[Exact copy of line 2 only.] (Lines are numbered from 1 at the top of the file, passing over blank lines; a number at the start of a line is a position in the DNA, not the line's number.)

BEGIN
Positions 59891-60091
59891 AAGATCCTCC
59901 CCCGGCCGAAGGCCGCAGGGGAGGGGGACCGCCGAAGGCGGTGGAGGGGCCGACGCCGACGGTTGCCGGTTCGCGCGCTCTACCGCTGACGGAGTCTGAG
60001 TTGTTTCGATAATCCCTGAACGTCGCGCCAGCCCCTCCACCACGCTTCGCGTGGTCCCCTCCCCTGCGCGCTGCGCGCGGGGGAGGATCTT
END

59891 AAGATCCTCC